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Prayer and the Struggle to Forgive

March 22, 2017 by  
Filed under Anthony Lilles, Books, Charlie McKinney, Prayer

Prayer and the Struggle to Forgive

 

 

One obstacle to beginning to pray and living within is the struggle to forgive. Whenever someone hurts us in a serious way, there is a spiritual wound that remains. As we begin to pray, we commonly find ourselves going back over these wounds again and again. What is most frustrating is that many times we thought we had already forgiven the person who hurt us. But when the memory comes back, we can sometimes feel the anger and the pain all over again.

What do we do with the wounds so that they no longer impede our ability to pray? The Catechism of the Catholic Church explains, “It is not in our power not to feel or to forget an offense; but the heart that offers itself to the Holy Spirit turns injury into compassion and purifies the memory in transforming hurt into intercession” (CCC 2843).

To pray for those who have hurt us is difficult. In scriptural terms, those who hurt us are our enemies, and this is true even when they are friends and close family members. Christ commands us to love our enemies and to do good to those who persecute us. Betrayal, abandonment, indifference, scandal, abuse, scorn, sarcasm, ridicule, detraction, and insult — these are all bitter things to forgive. The Lord grieves with us and for us when we suffer these things. He has permitted us to suffer them for a profound reason.

The Lord explained to His disciples that those who hunger and thirst for the sake of justice, those who are merciful, and especially those who are persecuted for righteousness and for the Lord are blessed. Their mysterious beatitude makes sense only when we see through the eyes of faith the injustice and persecution they have endured. Somehow, trusting in God in the midst of such things makes them in the likeness of Christ. Trusting in God means to pray for those who harm us, to seek to return good for evil. When this act of trust is made, the power of God is released in humanity. For two thousand years, this is what every martyr for our faith has revealed to the Church.

In his mysterious wisdom and profound love, when the Father allows someone to hurt or oppose us in some way, He is entrusting that person to our prayers. When our enemy causes us to suffer unjustly, our faith tells us that this was allowed to happen so that we might participate in the mystery of the Cross. Somehow, like those who offered their lives for our faith, the mystery of redemption is being renewed through our own sufferings.

We have a special authority over the soul of someone who causes us great sorrow. Their actions have bound them to us in the mercy of God. Mercy is love that suffers the evil of another to affirm his dignity so that he does not have to suffer alone. Whenever someone hurts us physically or even emotionally, he has demeaned himself even more. He is even more in need of mercy.

From this perspective, the injury our enemies have caused us can be a gateway for us to embrace the even greater sufferings with which their hearts are burdened. Because of this relationship, our prayers on their behalf have a particular power. The Father hears these prayers because prayer for our enemies enters deep into the mystery of the Cross. But how do we begin to pray for our enemies when the very thought of them and what they have done stirs our hearts with bitterness and resentment?

Here we must ask what it means to repent for our lack of mercy. The first step is the hardest. Whether they are living or dead, we need to forgive those who have hurt us. This is the hardest because forgiveness involves more than intellectually assenting to the fact that we ought to forgive.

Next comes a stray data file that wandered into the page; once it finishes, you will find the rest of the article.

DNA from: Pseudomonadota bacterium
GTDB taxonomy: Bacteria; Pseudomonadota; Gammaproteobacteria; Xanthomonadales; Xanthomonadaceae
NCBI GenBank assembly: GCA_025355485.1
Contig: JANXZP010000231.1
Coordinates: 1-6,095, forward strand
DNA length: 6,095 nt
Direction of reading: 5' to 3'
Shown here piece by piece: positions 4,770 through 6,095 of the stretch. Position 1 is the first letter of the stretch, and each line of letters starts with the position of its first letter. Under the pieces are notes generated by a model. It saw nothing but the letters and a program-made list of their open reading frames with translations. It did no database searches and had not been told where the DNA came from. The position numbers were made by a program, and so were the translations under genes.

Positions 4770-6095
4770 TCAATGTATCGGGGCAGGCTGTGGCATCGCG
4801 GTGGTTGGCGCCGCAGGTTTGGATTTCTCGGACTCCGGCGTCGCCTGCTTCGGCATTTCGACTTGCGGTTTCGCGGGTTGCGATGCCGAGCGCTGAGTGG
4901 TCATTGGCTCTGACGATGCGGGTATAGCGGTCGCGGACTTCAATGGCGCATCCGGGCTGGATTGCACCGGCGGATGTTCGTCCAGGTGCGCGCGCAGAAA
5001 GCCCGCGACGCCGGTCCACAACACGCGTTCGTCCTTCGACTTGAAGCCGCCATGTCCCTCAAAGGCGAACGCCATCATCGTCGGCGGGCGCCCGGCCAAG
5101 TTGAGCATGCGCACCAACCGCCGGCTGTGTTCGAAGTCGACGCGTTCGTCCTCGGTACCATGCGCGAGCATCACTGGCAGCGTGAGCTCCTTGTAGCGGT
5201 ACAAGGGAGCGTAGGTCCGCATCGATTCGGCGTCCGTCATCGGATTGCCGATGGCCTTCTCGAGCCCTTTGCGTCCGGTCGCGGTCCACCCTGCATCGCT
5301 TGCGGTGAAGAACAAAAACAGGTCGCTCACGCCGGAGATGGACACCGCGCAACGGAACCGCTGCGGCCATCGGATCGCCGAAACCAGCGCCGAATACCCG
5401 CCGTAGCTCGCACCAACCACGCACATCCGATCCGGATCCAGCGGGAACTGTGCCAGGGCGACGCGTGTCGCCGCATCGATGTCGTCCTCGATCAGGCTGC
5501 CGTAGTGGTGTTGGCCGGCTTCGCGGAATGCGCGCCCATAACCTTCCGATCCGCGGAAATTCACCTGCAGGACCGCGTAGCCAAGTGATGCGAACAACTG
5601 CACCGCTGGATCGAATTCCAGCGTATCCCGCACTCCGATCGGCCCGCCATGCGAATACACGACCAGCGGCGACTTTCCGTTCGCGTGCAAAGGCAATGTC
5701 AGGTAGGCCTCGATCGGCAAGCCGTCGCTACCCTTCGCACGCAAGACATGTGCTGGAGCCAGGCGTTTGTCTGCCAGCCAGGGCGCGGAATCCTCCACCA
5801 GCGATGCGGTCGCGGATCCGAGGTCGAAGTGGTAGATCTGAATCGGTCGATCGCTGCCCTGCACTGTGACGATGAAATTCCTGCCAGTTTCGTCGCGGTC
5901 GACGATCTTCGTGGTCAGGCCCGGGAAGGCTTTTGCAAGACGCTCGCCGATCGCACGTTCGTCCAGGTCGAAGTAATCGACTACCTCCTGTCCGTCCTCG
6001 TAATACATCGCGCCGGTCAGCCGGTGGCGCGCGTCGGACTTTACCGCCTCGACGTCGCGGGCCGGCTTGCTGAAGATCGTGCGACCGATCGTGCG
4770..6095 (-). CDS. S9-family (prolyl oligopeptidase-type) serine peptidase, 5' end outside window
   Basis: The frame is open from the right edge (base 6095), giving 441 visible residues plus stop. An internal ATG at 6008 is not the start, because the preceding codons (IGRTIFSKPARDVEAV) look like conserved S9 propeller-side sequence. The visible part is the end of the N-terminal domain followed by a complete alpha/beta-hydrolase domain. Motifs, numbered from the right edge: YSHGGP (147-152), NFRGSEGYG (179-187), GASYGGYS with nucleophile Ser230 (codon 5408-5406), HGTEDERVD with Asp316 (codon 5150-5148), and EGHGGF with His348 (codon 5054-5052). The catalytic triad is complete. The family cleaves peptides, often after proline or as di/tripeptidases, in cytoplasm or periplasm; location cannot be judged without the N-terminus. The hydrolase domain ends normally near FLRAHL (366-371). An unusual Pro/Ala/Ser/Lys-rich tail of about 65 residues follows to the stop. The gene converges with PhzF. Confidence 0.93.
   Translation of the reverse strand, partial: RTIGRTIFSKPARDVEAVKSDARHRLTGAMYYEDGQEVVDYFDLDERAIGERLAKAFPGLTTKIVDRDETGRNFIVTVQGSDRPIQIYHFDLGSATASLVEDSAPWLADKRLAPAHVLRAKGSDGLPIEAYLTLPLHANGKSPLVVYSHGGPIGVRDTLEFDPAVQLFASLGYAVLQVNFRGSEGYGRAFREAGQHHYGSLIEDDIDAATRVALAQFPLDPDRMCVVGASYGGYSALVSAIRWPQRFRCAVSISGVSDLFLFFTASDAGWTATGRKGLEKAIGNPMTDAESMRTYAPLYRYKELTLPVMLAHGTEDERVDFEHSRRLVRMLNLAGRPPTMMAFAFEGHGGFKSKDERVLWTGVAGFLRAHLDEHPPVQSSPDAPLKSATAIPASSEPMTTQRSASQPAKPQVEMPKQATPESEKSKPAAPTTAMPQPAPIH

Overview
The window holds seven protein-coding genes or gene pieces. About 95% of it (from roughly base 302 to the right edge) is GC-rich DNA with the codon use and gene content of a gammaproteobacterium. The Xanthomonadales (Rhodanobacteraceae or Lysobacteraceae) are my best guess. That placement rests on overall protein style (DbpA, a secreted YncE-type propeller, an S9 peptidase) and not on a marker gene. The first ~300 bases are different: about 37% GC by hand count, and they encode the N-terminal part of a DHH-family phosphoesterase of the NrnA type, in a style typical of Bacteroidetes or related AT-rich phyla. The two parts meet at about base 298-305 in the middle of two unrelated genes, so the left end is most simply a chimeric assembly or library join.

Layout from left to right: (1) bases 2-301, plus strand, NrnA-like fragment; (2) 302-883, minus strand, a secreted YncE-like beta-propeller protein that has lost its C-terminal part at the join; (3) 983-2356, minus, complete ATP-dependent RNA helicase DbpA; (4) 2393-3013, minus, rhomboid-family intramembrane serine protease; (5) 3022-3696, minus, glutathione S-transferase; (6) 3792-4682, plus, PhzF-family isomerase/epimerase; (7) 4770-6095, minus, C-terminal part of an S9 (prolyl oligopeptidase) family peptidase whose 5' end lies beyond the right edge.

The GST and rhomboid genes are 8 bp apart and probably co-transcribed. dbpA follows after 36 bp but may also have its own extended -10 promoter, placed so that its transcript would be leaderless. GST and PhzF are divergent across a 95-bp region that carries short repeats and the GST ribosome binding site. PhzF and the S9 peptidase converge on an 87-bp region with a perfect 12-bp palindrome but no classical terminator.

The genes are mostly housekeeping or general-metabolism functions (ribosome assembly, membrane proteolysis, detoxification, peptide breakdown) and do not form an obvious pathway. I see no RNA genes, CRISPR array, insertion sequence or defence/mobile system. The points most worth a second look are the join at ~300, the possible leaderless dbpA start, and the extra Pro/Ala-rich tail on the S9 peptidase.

We know that we get some pleasure out of our grievances. The irrational pleasure we can sometimes take in these distracts us from what God Himself desires us to do. What happens when all that pleasure is gone, when all we have left is the Cross? Saint John of the Cross sees our poverty in the midst of great affliction as the greatest union with Christ crucified possible in this life: “When they are reduced to nothing, the highest degree of humility, the spiritual union between their souls and God will be an accomplished fact. This union is most noble and sublime state attainable in this life.” In the face of our grievances we must realize this solidarity with Christ and cleave to His example with all our strength.

Living by the Cross means choosing, over and over, whenever angry and resentful memories come up, not to hold a debt against someone who has hurt us. It means renouncing secret vows of revenge to which we have bound ourselves. It means avoiding indulging in self-pity or thinking ill of those who have sinned against us. It means begging God to show us the truth about our enemy’s plight.

Here, human effort alone cannot provide the healing such ongoing choices demand. Only the Lord’s mercy can dissolve our hardness of heart toward those who have harmed us. We have to surrender our grievances to the Holy Spirit, who turns “injury into compassion” and transforms “hurt into intercession” (CCC 2849).

As with every Christian who has tried to follow Him, the Cross terrified Jesus. He sweat blood in the face of it. We believe that it was out of the most profound love for us and for His Father that He embraced this suffering. Because of this love, He would not have it any other way. Overcoming His own fear, He accepted death for our sake and, in accepting it, sanctified it so that it might become the pathway to new life.

Precisely because Jesus has made death a pathway of life, Christians are also called to take up their crosses and follow Him. They must offer up their resentment to God and allow their bitterness to die. Offering the gift of our grievances to God is especially pleasing to Him. It is part of our misery, and our misery is the only thing we really have to offer God that He wants.

This effort is spiritual, the work of the Holy Spirit. In order to forgive, we must pray, and sometimes we must devote many hours, days, and even years to prayer for this purpose. It is a difficult part of our citizenship behavior. Yet we cannot dwell very deep in our hearts, we cannot live with ourselves, if we do not find mercy for those who have offended us. Living with ourselves, living within ourselves, is impossible without mercy.